Call me old if you will, but I remember a time when the Internet did not even exist - when I was making protocols for file transfer over 300bps modems (for my B.Sc.) at around the same time as IP packets were being dreamt up. I had used computers for many years by them.
I have seen it change over time, and change in many ways.
At the start it was a bit like ham radio - sending packets to each other was what we did - using protocols like TCP on top of that, and I was lucky enough to find Demon for my first home Internet connection with a fixed IP and no filtering. I commend Demon as pioneers of their day.
Times have changed, and the invention of the world wide web, and http, was a major thing. I remember actually going on a course for UI design that mentioned hyperlinking, and a course on web page design (all manually created HTML).
The usage of the Internet really has come a long way and we are now in the video phase of that usage. At each stage the Internet has had its high users. It was text initially, and then images, audio files, and now video.
One of the things I have always said is that there probably are some limits on what consumer Internet will need to provide, and those limits stem from the bandwidth of the person - of the human being. How much data can we, as a person, absorb?
Obviously there are always exceptions, cases where data is transferred for processing by computer systems and not a person, but by far the highest usage of the Internet as a consumer service right now is the video streaming, and that is there to ultimately be fed to the eyes and ears of one or more people.
We have many senses, and even then we have to consider the "resolution" of those senses. The fact we have 4k video now, even at levels perhaps beyond the resolution of our eyes (because we can move our eyes around the screen) is quite amazing. We may go to higher resolutions even, and more 3D and so on. Vision is perhaps the highest bandwidth sense we have, with sound, and smell and touch all taking a back seat.
With consumer Internet connections starting to approach the level where each person in a household is able to receive the video streaming, and the content, at least as much as they as a person can absorb in real time for 24 hours a day - we may start to finally reach limits of consumer Internet connectivity.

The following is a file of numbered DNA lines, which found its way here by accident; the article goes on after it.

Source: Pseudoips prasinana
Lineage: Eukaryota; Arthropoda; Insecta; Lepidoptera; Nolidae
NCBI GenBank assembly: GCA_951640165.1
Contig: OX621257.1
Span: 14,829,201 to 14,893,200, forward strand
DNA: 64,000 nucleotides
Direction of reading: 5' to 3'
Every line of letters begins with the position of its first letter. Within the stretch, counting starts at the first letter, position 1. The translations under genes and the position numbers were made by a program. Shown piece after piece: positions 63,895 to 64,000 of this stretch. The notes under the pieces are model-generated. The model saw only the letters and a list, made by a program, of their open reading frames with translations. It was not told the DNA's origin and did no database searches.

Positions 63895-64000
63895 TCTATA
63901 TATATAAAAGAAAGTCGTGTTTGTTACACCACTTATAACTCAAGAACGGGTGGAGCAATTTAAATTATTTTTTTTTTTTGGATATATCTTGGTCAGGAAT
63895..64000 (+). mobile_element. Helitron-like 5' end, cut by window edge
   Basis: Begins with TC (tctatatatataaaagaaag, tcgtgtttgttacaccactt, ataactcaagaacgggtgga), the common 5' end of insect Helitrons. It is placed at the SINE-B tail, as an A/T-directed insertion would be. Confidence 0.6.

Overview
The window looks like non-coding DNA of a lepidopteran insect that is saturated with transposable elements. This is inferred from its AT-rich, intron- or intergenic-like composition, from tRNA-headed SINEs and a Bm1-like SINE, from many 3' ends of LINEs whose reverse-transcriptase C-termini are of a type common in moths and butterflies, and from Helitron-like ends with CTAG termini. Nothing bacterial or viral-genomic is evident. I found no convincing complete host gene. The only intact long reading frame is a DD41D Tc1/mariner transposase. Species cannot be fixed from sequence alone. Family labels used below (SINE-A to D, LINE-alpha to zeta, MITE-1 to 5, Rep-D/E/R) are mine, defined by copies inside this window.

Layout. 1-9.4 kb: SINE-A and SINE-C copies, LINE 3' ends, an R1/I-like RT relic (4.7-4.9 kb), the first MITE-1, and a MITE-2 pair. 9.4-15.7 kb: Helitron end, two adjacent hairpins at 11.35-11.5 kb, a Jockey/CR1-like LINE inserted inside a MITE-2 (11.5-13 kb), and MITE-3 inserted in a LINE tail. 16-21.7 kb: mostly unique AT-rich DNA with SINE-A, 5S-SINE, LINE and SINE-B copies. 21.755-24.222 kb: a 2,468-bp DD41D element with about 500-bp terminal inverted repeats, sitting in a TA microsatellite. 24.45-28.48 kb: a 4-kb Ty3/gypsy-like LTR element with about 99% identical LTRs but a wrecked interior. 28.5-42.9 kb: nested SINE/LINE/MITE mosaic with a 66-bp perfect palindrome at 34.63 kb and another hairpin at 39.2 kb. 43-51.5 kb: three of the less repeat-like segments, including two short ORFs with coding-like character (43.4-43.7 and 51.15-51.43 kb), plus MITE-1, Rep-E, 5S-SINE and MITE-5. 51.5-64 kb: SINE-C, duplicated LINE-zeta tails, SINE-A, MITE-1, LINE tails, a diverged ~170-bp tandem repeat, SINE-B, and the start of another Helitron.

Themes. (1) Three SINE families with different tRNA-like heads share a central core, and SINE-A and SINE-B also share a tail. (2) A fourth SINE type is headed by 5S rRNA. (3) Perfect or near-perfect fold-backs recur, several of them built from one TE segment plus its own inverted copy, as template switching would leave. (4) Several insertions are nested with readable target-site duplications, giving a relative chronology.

Of course there is the uplink side, and that has yet to fully catch up. Internet has been asymmetrical for some time, but even now FTTC offers 20Mb/s uplink if you can get it. We have to consider people creating content, and that content being video. Ratios of content production to content consumption will always be skewed to the consumption so maybe what we have makes sense now.
Personally I am thinking I need to move more to video content - my blog moving to a vlog (or whatever it is called). I have a youtube channel (do subscribe). I will try to learn more about video and multiple cameras, and sound, and so on, and maybe get good at it...
Maybe that will be the new me - the video content generator?
It reminds me a lot of this comic (see image on the right). Well worth reading.
The internet of video
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> I need to move more to video content - my blog moving to a vlogReplyDelete
My heart always sinks when I see someone offering a video instead of textual content, except where video makes more sense. Text can be skimmed easily, or searched (e.g. if looking for historic content), or read in silence on a train. It's likely to be readily available in the future, whereas video codecs come and go.
Some things work better in video — describing a drone flight is far inferior to showing it on video, for example — and some video enriching posts is always welcome.
But *replacing* textual content with video? I'm less convinced.
But, hey, it's not my [b|v]log.
Indeed, and a very good point, ironically made on a heavily textual and non video blog post :-)Delete
I'm with Neil - I find most video blog (I hate that term) is poor - drags on, hard to skip like you can with text and there are ultimately many environments and situations where reading something is fine, playing something not so much.Delete
Please don't move to vlog. Deaf reader here. :)ReplyDelete
Yet another interesting viewpoint - I suspect we can ensure subtitles work and to be honest , but I also expect that the text blog to accompany the video will never quite go away. Thanks for commenting.Delete
Speaking of the upload side. I'm getting a symmetrical 150mbps FTTH connection next week.ReplyDelete
But yeah, in general, it's a shame it never caught up sooner. ADSL being "good enough for most people, et al.
Vancouver, BC, Canada
I wouldn't bother watching a vlog. I watch most of the short videos embedded in your blog, mainly on mute but using the article to fill in what the video is about. A lot of the time I read your blog while on the phone. This wouldn't be compatible with video.ReplyDelete
You know that trouble you had all those years back with ADR? I've just been seen the other face. Virgin Media are refusing to raise a complaint. CISAS won't take a case without a deadlock letter! Isn't there some Ofcom regulation that providers must accept a complaint or at least stick by their complaints policy?ReplyDelete